Friday, June 7, 2013
Jesus said "For you always have the poor with you; but you do not always have Me. (Matthew 26:11). In the future, if things go the way of writer/director James DeMonaco's (click for good interview) imagining, we will not only experience Godlessness, but also a method for keeping the poor down to a very few.
The Purge evokes a wicked, nightmarish quality of tension and murderous intent, but this isn't what makes it frightening. The real fear comes from the political and social issues it examines on inequality & class, the natural inclination of humans towards violence and what could happen if ever a radically Republicany/Teapartyish/NRAer type group were to get a hold of the Country without any checks and balances.
The year is 2022 and the government is run by a party called The New Founding Fathers. For the last couple of years they've instituted a "holiday" called "The Purge" where crime of any type is legal, there's no repercussions the next day and no police or emergencies services for a period of 12 hours. The idea being this night allows everyone to get out their aggression, a cleansing of sorts, then the rest of the year everyone agrees to live peacefully. Most importantly, those on the fringe of society or just too poor to protect themselves are fair game, more people of poverty die every Purge night than anyone else and therefore, no longer a drain on the economic system. The movie begins with street surveillance video of past Purges where we see people on rampages of violence. The strange part being, although the purge allows any crimes to be committed, the only thing that seems to be taking place or on anyone's mind is murder.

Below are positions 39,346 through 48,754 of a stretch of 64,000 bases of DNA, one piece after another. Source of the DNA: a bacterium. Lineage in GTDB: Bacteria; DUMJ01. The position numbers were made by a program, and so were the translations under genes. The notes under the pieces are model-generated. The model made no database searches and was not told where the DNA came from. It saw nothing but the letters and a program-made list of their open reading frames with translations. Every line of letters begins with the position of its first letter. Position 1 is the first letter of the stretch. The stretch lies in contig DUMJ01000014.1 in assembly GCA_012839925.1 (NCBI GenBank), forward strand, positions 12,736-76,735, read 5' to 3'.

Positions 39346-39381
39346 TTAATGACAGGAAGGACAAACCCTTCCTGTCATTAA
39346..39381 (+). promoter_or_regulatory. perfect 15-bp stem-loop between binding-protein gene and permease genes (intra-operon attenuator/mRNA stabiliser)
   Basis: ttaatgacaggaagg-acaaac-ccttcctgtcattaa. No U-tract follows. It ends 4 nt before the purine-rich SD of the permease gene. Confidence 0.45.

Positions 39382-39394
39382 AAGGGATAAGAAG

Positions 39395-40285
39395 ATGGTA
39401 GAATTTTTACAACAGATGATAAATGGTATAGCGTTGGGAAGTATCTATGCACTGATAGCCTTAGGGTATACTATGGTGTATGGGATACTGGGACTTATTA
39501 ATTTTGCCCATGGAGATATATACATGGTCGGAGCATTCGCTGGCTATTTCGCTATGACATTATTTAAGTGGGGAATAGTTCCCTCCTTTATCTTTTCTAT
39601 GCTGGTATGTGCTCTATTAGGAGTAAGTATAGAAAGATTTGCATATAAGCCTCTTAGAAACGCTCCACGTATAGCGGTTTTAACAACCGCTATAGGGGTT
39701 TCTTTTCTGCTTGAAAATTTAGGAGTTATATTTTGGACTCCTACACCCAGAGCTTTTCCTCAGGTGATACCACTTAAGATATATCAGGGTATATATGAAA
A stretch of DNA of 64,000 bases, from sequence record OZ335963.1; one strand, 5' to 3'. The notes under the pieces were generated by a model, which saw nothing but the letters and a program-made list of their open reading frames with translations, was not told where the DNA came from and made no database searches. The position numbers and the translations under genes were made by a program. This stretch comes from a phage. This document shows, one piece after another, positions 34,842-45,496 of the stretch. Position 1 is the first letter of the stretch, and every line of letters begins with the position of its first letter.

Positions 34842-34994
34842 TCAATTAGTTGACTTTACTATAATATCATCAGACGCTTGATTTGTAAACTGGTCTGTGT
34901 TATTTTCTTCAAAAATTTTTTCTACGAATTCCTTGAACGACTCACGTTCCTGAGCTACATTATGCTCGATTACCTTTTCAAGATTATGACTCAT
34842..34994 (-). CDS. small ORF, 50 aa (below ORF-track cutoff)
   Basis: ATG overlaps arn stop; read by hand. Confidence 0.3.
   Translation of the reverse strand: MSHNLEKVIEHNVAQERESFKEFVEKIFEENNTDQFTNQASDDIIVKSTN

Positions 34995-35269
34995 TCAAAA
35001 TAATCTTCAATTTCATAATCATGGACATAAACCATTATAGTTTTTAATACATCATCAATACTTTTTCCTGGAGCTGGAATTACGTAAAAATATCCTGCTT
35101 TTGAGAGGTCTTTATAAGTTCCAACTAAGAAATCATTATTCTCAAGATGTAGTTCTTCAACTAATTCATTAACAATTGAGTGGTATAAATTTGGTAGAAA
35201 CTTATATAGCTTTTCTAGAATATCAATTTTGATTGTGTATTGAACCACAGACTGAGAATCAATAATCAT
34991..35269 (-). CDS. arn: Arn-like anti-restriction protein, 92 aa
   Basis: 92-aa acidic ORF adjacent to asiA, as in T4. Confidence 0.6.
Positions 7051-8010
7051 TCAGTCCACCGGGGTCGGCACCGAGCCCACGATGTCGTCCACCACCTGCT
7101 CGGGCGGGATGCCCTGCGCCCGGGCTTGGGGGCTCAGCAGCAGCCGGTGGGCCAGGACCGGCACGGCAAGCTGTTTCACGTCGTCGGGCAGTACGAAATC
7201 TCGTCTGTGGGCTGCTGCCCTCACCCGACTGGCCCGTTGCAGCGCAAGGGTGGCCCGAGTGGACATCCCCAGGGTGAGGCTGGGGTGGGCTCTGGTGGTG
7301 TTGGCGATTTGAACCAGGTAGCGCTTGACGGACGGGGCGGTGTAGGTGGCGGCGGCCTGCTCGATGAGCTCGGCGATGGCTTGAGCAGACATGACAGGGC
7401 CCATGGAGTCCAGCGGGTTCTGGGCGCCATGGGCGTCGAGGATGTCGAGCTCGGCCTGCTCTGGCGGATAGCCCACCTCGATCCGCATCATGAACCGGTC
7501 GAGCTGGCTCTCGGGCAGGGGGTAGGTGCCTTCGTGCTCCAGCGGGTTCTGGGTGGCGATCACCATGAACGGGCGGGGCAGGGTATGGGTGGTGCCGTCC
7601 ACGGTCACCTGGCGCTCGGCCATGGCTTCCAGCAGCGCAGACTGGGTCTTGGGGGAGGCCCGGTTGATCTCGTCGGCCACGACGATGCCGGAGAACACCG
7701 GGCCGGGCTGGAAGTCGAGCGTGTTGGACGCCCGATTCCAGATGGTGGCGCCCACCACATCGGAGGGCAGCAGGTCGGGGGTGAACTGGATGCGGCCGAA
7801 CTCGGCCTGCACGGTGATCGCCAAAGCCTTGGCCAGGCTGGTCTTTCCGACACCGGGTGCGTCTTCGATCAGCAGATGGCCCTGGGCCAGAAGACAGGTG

DeMonaco was smart to keep the movie manageable by setting it in a gated community with a focus on one family. The Sandin's - father James (Ethan Hawke) has made a financial killing during the year selling home security systems to protect "good folk" from the dangers of The Purge. His wife, Mary (Lena Headley) on the surface seems to be enjoying her safe, upper class suburban lifestyle, but with a pallor of unease beneath the surface. Daughter, Zoey (Adelaide Kane) is only vaguely aware of Purge night, like the way most celebrate St. Patty's Day, you know when it is and what's going on, but if you're not Irish, it's really just another day. Zoey's only concern is that her father has forbidden her from seeing a boy who's older than she. Brother, Charlie (Max Burkholder) is the moral center of the film, the only one questioning the right and wrong of The Purge.
And it's Charlie's "bleeding liberal heart" that brings The Purge to the Sandin's own front door, in the form of the Preppy Purger (Rhys Wakefield) and his equally self-entitled friends. The masks are eerie, but Wakefield's polite smile is chilling.
I think this movie could become a classic. It's tight, you know there's a lot of moral commentary being said, but not to the point of being preachy. It comes down to good ol' fashioned, fear, hiding, family protectiveness, butt kicking, shooting, ax throwing, knife wielding... everything you need for a satisfying summer horror flick.
LAMB Score 4 out of 5
Philly Film Blog